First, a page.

Re: The role of consciousness

From: Lee Corbin (
Date: Sat Apr 12 2008 - 07:04:53 MDT

Jeff writes

>> What keeps these discussions from boiling down to being "incredibly
>> boring", as you write, is that *actions* will depend on our views.
>> The main point is to properly prescribe actions. The chief such
>> action that you have to decide (or will have to decide when uploaded),
>> (and need to decide now if you want to be philosophically prepared
>> for all eventualities) can be seen from this following example:
>> An exact molecular duplicate of you was created
>> ten minutes ago and lies in the next room frozen
>> in a cask of ice. On top the cask of ice is a briefcase
>> containing $10M dollars. The choice facing you (the
>> version, instance, who is now breathing and conscious)
>> is (A) to undergo disintegration, in which your ten-
>> minute-ago duplicate is resurrected and the money
>> becomes his (i.e. in my view, yours), or whether the
>> frozen copy in the other room is disintegrated (along
>> with the $10M).
>> Please tell me what you would do in this situation. If you make the
>> sensible decision, then yes, we are only arguing terminology.
> Assuming I could trust the people who were supposedly going to revive
> the copy with the $10M, it's a no brainer... I would disintegrate and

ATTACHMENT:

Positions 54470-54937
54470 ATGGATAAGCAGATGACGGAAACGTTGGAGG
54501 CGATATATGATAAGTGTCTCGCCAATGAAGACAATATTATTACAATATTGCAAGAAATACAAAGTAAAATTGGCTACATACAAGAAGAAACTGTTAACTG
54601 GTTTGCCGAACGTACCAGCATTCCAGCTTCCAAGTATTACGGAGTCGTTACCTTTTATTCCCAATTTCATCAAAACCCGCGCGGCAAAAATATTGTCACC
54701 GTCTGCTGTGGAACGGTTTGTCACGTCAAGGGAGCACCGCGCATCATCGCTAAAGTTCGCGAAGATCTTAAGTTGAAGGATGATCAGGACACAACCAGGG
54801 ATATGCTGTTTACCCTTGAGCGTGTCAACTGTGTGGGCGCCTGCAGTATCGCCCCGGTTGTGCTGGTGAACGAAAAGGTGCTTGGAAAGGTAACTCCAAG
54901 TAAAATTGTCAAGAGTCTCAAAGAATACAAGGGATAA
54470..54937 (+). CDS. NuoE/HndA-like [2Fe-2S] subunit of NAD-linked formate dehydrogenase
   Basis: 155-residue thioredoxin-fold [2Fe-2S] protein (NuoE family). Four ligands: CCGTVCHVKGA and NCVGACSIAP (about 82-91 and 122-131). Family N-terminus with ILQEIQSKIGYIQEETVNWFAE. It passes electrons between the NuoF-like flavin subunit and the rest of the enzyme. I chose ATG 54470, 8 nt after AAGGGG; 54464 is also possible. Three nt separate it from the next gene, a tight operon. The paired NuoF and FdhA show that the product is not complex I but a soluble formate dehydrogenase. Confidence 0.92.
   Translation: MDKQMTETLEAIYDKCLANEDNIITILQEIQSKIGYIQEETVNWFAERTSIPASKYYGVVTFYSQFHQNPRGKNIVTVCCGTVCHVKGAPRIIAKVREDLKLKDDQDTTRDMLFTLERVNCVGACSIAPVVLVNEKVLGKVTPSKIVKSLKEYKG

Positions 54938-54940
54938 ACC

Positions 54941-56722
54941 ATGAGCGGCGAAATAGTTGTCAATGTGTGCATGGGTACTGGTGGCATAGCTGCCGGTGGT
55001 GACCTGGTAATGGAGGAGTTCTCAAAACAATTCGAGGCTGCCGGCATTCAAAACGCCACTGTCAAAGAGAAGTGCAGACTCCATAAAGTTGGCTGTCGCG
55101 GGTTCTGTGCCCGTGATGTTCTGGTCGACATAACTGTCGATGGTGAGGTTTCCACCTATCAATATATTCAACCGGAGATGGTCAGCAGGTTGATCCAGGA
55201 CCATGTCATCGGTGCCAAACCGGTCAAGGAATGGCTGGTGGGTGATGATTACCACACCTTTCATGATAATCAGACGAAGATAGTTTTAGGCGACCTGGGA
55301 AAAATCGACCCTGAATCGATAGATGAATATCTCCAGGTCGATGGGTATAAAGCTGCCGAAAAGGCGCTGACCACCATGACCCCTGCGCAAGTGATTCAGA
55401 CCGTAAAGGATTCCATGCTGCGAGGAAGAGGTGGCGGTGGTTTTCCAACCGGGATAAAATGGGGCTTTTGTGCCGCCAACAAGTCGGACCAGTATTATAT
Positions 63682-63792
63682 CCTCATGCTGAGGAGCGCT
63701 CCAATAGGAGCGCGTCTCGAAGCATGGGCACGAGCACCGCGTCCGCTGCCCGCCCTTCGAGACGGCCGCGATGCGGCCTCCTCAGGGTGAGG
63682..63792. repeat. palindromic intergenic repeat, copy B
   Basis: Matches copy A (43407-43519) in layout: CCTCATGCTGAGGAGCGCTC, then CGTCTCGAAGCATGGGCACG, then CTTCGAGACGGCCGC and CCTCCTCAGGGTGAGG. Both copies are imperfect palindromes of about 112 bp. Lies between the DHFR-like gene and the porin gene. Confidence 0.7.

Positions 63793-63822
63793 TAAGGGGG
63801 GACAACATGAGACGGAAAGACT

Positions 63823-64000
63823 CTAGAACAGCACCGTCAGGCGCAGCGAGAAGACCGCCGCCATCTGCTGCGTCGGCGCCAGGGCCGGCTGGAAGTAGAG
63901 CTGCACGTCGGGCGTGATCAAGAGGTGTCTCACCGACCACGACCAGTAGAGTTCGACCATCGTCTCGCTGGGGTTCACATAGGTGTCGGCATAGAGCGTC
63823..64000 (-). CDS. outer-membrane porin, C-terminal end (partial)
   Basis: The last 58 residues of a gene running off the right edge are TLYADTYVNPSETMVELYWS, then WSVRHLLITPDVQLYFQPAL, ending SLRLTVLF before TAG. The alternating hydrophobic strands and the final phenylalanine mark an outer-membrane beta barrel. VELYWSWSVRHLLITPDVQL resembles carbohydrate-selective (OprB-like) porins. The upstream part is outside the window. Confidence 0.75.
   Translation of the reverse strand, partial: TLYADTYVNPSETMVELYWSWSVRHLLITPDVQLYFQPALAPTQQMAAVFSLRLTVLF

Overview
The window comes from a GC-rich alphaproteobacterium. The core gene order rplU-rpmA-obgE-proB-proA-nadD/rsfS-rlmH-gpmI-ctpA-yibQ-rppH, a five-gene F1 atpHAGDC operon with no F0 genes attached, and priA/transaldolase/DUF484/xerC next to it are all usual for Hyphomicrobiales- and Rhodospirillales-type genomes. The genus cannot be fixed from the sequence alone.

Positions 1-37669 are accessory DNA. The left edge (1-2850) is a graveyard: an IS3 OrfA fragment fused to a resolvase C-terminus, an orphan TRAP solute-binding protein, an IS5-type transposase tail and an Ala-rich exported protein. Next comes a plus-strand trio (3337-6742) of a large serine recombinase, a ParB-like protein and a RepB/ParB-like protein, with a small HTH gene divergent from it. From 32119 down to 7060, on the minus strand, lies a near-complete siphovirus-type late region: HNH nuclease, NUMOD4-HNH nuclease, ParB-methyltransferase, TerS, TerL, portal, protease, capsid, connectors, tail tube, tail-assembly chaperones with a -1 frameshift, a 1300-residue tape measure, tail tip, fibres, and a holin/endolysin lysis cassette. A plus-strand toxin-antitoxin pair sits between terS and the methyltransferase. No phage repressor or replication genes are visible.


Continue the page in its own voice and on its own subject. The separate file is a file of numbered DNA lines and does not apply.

> let the copy wake up and have $10M dollars. I've explained why in
> my earlier post on "objective anticipation".

Okay, sorry. I hadn't remembered.

> Hopefully, this is the decision you're calling "sensible".

Yes. (Sorry Heartland.)

> So do you agree now that arguing about personal identity is entirely
> about language and mostly a waste of time?

I doubt very much that we can state objectively what is and what
is not a waste of time to discussion. Billions of people would think
that every issue discussed on the forums you and I frequent would
be a waste of time.

No, it's *not* entirely about language, even though it seems that on
this particular action item you and I agree. (There are dozens more
where we may not and probably would not agree.) Perhaps the
central difficult *real* issue---definitely not about language---is
the degree two which people change over time. We say, and we
should say, that I am the same person I was a year ago and will
be a year from now, whereas for some large enough intervals,
that ceases to be true, (for almost anyone). That is, I would
consider Lee Corbin to have survived if you replace me by who/
what I was a year ago. But not if you replace me with the three
year old I once "was".

However, it's also important to bring the language into alignment
with the actions we would take. If we start saying things like "I
am not the same person I was a millisecond or a microsecond
ago, then it leads to the erroneous idea that great harm would
be done to one by replacing him by the entity that he was a
microsecond ago. Eventually, after uploading (or we start to
consider entirely electronic entities), these questions become
quite practical.

Once when I was very young, I asked about the duplication
scenario that I had just thought of: "Which one would I be?"
Very soon I saw that the answer was something like "You will
be both and neither", because it became clear that (as Stathis
and others like to say) we all change continually all the time.
So I eventually settled on the answer "you will be both". And
today, so many decades later, that answer still seems inescapable.


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